The Gladers exit the Maze and discover a lab full of dead scientists. Before they can wonder what's going on, a monitor flickers to life, and a recording of Ava Paige, the head scientist, proceeds to info dump the origin of the Maze to them.

So what's the big mystery? What's the reason behind the Maze? Did aliens build it to study humanity? Did the gods create it to amuse themselves? Is it a manifestation of Hell itself?

Nope, it's none of those. Instead it seems the Earth has been decimated by a gigantic solar flare. If that wasn't enough, shortly afterward an epidemic (also confusingly called the Flare) rose up and killed off even more of the population. A group of scientists formed the World In Catastrophe Killzone experiment Department, known as WCKD (pronounced "wicked"), which may possibly be the most tortured and contrived acronym I've ever heard. WCKD built the Maze to research why certain youths are immune to the Flare, in hopes that a cure could be found.

That's it? Are you flipping kidding me? THAT'S why they built the Maze? These scientists are survivors of a global cataclysm. Manpower and resources are no doubt stretched very thin. In the middle of all this chaos and want, they somehow managed to construct an enormous, miles-wide Maze for the sole purpose of observing the subjects within. And in some mysterious way that's left unexplained, this is supposed to lead to a cure for a disease.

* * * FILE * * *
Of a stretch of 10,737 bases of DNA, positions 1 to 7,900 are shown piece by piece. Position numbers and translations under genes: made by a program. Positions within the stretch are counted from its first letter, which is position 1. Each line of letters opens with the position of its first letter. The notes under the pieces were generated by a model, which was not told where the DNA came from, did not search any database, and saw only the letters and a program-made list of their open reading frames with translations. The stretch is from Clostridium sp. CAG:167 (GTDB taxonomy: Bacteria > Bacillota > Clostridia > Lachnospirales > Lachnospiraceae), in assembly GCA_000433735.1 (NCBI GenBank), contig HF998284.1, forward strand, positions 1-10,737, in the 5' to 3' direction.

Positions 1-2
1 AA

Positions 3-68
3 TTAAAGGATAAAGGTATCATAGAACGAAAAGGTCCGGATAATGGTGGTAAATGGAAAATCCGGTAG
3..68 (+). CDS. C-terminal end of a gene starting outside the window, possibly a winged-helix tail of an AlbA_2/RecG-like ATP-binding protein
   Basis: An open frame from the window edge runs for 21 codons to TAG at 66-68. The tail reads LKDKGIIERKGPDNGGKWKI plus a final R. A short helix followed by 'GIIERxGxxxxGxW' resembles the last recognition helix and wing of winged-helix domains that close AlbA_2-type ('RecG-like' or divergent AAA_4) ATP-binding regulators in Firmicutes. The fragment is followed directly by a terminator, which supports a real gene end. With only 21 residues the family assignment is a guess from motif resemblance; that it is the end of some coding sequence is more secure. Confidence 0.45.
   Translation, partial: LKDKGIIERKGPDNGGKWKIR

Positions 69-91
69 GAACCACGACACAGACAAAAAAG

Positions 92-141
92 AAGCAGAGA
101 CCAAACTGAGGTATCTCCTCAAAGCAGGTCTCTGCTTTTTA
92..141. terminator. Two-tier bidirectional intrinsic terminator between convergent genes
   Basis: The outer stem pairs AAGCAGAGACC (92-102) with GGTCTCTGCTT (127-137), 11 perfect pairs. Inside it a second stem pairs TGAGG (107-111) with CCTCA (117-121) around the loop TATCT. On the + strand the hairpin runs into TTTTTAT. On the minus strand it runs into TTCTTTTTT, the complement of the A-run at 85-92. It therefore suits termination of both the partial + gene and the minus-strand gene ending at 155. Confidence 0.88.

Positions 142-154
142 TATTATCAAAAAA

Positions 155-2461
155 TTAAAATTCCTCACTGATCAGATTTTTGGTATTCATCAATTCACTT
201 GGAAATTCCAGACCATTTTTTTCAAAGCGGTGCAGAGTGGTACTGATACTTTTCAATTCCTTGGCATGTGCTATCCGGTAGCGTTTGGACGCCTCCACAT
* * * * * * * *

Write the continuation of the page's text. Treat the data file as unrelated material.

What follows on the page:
I honestly don't get it. I've approached this explanation from every possible direction, and I just do not understand it. Wouldn't all those resources have been better spent studying the Gladers' blood or brain tissue, to see why they're immune and to possibly synthesize a cure? Isn't that how normal scientists operate? No one in their right mind builds a goddamned maze to find a cure for the flu.

You can't even use the excuse that it's a "survival of the fittest" kind of trial, because strength had nothing to do with surviving or navigating the Maze. 

I really liked the film and was totally onboard with it right up until the end, and then it just lost me. I honestly wish they'd have just shown the Gladers walk through the exit of the Maze and faded to black, leaving us to imagine what they find on the other side. That would have been a hundred times better than the limp, wheezing ending we got.